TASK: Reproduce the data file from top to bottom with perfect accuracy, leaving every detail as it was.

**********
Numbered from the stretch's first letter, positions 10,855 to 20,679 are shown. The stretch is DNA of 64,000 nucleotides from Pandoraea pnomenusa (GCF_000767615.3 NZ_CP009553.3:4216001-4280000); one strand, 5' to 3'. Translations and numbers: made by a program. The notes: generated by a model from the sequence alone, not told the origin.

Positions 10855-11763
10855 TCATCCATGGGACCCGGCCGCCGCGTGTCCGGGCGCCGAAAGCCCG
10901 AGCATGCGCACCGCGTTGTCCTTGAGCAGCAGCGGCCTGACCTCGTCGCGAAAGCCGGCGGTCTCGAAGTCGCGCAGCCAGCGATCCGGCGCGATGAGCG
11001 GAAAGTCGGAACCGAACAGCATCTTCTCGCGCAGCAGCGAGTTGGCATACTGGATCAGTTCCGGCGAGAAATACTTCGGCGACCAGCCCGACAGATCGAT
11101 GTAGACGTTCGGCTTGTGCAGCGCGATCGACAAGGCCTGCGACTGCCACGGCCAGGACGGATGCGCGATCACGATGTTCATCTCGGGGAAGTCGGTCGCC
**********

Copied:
Numbered from the stretch's first letter, positions 10,855 to 20,679 are shown. The stretch is DNA of 64,000 nucleotides from Pandoraea pnomenusa (GCF_000767615.3 NZ_CP009553.3:4216001-4280000); one strand, 5' to 3'. Translations and numbers: made by a program. The notes: generated by a model from the sequence alone, not told the origin.

Positions 10855-11763
10855 TCATCCATGGGACCCGGCCGCCGCGTGTCCGGGCGCCGAAAGCCCG
10901 AGCATGCGCACCGCGTTGTCCTTGAGCAGCAGCGGCCTGACCTCGTCGCGAAAGCCGGCGGTCTCGAAGTCGCGCAGCCAGCGATCCGGCGCGATGAGCG
11001 GAAAGTCGGAACCGAACAGCATCTTCTCGCGCAGCAGCGAGTTGGCATACTGGATCAGTTCCGGCGAGAAATACTTCGGCGACCAGCCCGACAGATCGAT
11101 GTAGACGTTCGGCTTGTGCAGCGCGATCGACAAGGCCTGCGACTGCCACGGCCAGGACGGATGCGCGATCACGATGTTCATCTCGGGGAAGTCGGTCGCC